(b) The absence of sufficient human, technical and financial resources to effectively implement, with adequate data, the National Plan for Equality of Opportunities;
(c) The lack of adequate mechanisms to enable more women’s organizations to participate in the implementation of policies and strategies in the areas covered by the Convention.
13. The Committee recommends that the State party:
(a) Consider the establishment of a ministry of women’s affairs or other high-level office with authority to coordinate and articulate all public policies and strategies for gender equality and the advancement of women, including gender-responsive budgeting with relevant gender units operating at the subnational level;
(b) Accelerate the implementation of the National Plan for Equality of Opportunities by adopting a strategy that clearly defines the competencies of national and local authorities regarding the Plan, analysing official data and regularly monitoring and allocating adequate human and financial resources for its implementation;
(c) Ensure the broader participation of women’s organizations, including organizations of indigenous and Afro-Bolivian women, and women with disabilities in the implementation of the National Plan for Equality of Opportunities.
Temporary special measures
14. The Committee notes that the State party’s constitutional and legal framework provides for the implementation of temporary special measures, but notes with concern that the State party has adopted such measures only in the fields of political participation and the incorporation of women into the armed forces. It is also concerned about the lack of statistical information on the results achieved through the implementation of quotas for indigenous and Afro-Bolivian women in tertiary education.
15. In line with its general recommendation No. 25 on temporary special measures, the Committee recommends that the State party:
(a) Adopt temporary special measures aimed at accelerating substantive equality between women and men in all areas covered by the Convention, including participation in economic life, education, health and social security;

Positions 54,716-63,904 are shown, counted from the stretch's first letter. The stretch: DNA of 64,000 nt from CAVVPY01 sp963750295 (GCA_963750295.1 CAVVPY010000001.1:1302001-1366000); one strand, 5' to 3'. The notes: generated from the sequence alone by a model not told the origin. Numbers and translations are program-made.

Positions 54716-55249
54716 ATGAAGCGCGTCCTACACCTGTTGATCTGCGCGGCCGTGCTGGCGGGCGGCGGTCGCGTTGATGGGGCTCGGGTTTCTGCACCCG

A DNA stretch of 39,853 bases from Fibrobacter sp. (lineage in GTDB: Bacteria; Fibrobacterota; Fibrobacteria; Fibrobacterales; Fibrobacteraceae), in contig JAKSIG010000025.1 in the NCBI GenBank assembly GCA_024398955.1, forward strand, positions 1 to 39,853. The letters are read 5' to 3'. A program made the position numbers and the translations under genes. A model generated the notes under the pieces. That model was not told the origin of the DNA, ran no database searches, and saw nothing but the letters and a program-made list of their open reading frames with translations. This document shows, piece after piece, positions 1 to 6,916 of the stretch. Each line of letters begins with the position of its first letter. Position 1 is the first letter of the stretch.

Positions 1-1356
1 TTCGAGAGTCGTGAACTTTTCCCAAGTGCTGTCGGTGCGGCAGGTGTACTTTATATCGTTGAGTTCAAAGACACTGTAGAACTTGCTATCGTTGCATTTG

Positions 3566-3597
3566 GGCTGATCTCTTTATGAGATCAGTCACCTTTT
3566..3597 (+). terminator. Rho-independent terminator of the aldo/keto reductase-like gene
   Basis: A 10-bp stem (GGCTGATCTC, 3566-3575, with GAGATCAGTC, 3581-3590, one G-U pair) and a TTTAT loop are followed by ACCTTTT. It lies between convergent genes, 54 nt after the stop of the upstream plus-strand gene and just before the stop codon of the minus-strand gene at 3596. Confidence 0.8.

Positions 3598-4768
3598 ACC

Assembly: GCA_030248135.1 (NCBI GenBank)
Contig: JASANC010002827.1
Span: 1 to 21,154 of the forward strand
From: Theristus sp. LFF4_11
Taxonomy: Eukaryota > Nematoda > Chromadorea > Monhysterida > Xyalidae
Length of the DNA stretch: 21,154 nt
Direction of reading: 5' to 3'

(b) Disseminate information on temporary special measures to all branches of government, the police and the armed forces to emphasize the importance of such measures as a means to comply with the principle of substantive equality of women and men;
(c) Assess the impact of temporary special measures in granting access to tertiary education to indigenous and Afro-Bolivian women.
Stereotypes and discriminatory practices
16. The Committee commends the State party for its recognition of indigenous jurisdiction that does not contradict women’s human rights and for its awareness of the patriarchal roots of discrimination against women. It is concerned, however, about the persistence of discriminatory stereotypes about the roles and responsibilities of women and men in the family and in the larger society that perpetuate discrimination against women in areas such as education, health and employment, as well as violence against women. The Committee is also concerned about gender stereotypes in the mass media, and sexist portrayals of women in particular.
17. The Committee recommends that the State party move:
(a) To develop a comprehensive strategy targeting women, men, girls and boys in order to overcome patriarchal and gender-based stereotypical attitudes about the roles and responsibilities of women and men in family and society, and strengthen awareness-raising campaigns at the community level;
(b) To ensure, through a substantial intercultural dialogue, that the rights of indigenous women are respected in all decision-making processes regarding harmful customary laws and practices affecting women;
(c) To adopt a strategy to raise the awareness of and provide training to public and private media workers on gender to prevent gender stereotypes in the media and in advertising, in cooperation with women’s organizations.
Violence against women
18. While noting that Act No. 348 (2013) establishes a comprehensive framework for guaranteeing women a life free from violence, the Committee is nevertheless concerned about:
(a) The prevalence of forms of violence against women, including physical, sexual, psychological and economic violence, in the State party and the lack of a strategy to prevent violence against women;
(b) The lack of updated disaggregated information on the number of reports of violence against women, investigations, prosecutions, convictions and the sentences imposed on perpetrators;